That last bit was a reference to an experience Bill and I had in Ribeauville back in May 2018, when we visited a restaurant. I had ordered an entrecote steak. Bill ordered smoked salmon pancakes. The waiter came out with the pancakes and choucroute garni (Alsatian dish with sausages and sauerkraut), which was NOT what I ordered. When I politely pointed that out to the guy, he immediately got really pissed and insisted that I had ordered sausages and sauerkraut. Why would I lie about what I ordered? I didn’t want the choucroute garni, because I don’t like sauerkraut. He took the dish away, then came back and tried to get me to accept it, since it would take time to prepare the steak I ordered. Bill, being the prince of a man that he is, offered to take the choucroute garni. I took the salmon pancakes, since they had been my second choice. Unfortunately, the pancakes were badly scorched.
The Ribeauville wine shop lady reminded me of the waiter at the Ribeauville restaurant who gave us very bad service and expected me to shut up and color. But… in fairness to the town, everyone else there has been fabulous. That’s why we’ve visited there six times so far!
Anyway, I had a feeling that someone would assume that I brought on my own problems at the wine shop. Sure enough, I was right. Someone responded that I shouldn’t have “expected” the wine shop woman to speak English or German at a shop in France. Where in my post does it say that I expected her to speak another language? I wrote in a matter-of-fact way that the woman didn’t speak German or English. We don’t speak French. There’s no judgment about that. Many people in that region speak German, though, because it’s very close to the German border.
Lots of Europeans speak English. In fact, a lot of people from other parts of Europe speak English to each other even if they don’t come from an English speaking country. English is a very commonly studied second language in many parts of Europe. Say you’re a French person visiting Spain, and you don’t speak Spanish, but you can speak English. You visit a Spanish restaurant and the waiter doesn’t speak French, but does speak English. You can both speak English and get what you need. See? I’ve seen this happen on many occasions.
It’s generally not possible for everyone living in Europe to learn every language, although I have met some impressive people who had seemed to try. It’s not uncommon to meet people in Europe who have mastered four or five tongues, especially among the Romance languages, but they’d still be struggling if they were somewhere in rural Croatia, Latvia, or Poland and the person they were trying to talk to didn’t speak one of the languages they happened to know.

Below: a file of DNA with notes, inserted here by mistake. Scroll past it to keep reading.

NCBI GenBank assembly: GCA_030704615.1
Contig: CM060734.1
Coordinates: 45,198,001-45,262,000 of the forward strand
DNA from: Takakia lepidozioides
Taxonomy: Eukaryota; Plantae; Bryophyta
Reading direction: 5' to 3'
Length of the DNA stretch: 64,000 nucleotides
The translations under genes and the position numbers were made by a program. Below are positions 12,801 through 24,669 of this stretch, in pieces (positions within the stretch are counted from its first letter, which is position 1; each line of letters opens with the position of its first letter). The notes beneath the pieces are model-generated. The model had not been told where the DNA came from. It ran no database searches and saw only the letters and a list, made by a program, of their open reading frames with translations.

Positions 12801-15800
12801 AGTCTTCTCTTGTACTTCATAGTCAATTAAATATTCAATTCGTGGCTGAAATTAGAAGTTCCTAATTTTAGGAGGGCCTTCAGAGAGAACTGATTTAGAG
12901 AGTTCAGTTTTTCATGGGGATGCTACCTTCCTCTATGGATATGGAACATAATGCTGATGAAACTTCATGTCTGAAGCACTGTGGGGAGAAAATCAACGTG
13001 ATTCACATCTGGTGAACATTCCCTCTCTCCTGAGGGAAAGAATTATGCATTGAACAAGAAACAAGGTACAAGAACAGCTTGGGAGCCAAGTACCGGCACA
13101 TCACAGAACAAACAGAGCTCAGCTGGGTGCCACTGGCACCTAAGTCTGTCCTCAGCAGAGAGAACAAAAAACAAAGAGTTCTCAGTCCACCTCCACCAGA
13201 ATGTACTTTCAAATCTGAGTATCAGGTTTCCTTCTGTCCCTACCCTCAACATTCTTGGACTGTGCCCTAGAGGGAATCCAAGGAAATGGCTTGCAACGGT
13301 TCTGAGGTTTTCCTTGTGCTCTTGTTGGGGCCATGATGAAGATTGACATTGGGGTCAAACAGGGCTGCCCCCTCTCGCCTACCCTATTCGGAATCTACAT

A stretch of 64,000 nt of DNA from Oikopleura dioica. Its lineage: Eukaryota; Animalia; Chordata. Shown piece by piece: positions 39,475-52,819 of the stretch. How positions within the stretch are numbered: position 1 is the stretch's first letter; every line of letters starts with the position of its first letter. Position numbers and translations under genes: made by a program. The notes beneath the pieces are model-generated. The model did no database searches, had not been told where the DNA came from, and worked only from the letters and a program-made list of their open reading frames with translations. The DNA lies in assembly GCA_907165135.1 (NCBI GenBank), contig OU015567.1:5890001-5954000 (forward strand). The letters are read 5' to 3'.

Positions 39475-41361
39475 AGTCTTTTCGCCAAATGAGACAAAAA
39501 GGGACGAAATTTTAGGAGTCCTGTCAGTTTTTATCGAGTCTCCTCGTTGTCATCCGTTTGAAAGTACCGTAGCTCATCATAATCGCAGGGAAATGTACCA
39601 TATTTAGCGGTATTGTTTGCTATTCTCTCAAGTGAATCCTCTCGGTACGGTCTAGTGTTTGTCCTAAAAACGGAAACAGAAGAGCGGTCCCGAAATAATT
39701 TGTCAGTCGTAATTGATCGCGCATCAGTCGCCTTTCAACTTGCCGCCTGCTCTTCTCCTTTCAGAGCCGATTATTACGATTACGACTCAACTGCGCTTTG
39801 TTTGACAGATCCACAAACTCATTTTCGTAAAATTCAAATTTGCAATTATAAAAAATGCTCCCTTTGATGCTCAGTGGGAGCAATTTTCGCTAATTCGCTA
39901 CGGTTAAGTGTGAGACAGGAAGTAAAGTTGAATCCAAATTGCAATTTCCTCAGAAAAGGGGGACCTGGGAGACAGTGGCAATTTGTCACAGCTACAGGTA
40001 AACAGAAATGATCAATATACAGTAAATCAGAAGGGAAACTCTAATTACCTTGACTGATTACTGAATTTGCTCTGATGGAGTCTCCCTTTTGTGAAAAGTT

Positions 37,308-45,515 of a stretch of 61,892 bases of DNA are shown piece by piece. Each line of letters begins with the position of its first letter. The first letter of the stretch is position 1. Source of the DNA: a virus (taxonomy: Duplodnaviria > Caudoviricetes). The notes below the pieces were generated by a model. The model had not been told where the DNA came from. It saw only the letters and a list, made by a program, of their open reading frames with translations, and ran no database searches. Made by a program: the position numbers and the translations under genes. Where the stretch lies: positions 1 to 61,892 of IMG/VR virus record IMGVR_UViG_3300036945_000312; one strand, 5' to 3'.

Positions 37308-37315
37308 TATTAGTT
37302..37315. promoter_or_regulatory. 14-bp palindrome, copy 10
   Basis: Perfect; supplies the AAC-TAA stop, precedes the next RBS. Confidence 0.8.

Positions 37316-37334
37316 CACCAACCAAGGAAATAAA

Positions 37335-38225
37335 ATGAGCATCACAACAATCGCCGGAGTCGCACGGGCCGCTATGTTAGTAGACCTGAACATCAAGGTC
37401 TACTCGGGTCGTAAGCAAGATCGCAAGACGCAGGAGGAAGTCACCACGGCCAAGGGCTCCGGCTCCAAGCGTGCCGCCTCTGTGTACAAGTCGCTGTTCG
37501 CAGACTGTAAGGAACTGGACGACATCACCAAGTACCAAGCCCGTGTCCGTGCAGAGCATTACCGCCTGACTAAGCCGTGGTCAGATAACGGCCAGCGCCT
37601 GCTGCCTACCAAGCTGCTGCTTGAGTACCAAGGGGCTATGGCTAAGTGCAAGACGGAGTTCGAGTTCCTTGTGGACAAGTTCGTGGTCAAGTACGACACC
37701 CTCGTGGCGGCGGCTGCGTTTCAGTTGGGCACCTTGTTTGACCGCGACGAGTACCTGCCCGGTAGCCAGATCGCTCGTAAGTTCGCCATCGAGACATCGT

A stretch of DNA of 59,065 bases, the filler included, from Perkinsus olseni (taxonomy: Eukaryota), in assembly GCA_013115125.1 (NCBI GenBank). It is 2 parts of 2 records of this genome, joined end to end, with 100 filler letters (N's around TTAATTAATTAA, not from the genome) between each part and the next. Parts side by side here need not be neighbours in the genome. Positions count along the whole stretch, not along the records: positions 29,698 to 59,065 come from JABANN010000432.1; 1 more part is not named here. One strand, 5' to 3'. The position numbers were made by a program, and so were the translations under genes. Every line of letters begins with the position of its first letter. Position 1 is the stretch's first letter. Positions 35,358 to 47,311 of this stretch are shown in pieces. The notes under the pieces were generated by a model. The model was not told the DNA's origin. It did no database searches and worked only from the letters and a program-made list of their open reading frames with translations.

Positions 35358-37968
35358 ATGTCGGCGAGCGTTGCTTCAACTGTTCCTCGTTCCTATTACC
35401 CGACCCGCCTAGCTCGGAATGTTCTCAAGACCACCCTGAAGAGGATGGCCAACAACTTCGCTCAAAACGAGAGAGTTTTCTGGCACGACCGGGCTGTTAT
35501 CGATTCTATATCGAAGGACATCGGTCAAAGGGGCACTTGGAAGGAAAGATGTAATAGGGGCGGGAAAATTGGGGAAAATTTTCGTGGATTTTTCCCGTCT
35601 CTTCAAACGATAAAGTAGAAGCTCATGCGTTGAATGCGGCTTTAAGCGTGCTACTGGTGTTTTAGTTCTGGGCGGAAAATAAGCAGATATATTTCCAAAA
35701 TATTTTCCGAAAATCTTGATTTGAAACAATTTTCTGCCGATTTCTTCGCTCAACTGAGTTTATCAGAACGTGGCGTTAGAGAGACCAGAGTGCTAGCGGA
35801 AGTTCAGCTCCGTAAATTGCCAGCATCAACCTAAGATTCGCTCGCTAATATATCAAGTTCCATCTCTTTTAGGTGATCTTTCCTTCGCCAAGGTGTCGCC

The person in my wine group continued that she had studied French in high school and college, so she has never experienced rude behavior in France. The implication, apparently, is that I’m an “ugly American” and ignorant because I don’t speak French and had the nerve to ask the saleslady if she spoke English or German.
I was pretty irritated by that reaction and response, because I felt it was pretty judgmental. I’ve lived in Germany for ten years of my life. I like living here. Otherwise, I would have gone back to America or somewhere else a long time ago. Moreover, I completely understand the importance of being culturally sensitive. Besides Germany, I’ve also lived in England and Armenia. I was a Peace Corps Volunteer in Armenia, where I taught English to little kids. And yes, I do speak some Armenian, a language that I’ll bet relatively few Americans have ever learned a word of.
I also understand that it’s important to study foreign language in school. I studied Spanish for six years, stupidly assuming I’d be living in the United States, where more people speak Spanish than French or German. Believe me, if I had known I’d be living in Germany, I would have studied German and/or French. But I didn’t have a crystal ball back in 1985, when I started taking a foreign language course for the first time. I learned the language I thought was most practical. Based on how my life has turned out, I was wrong.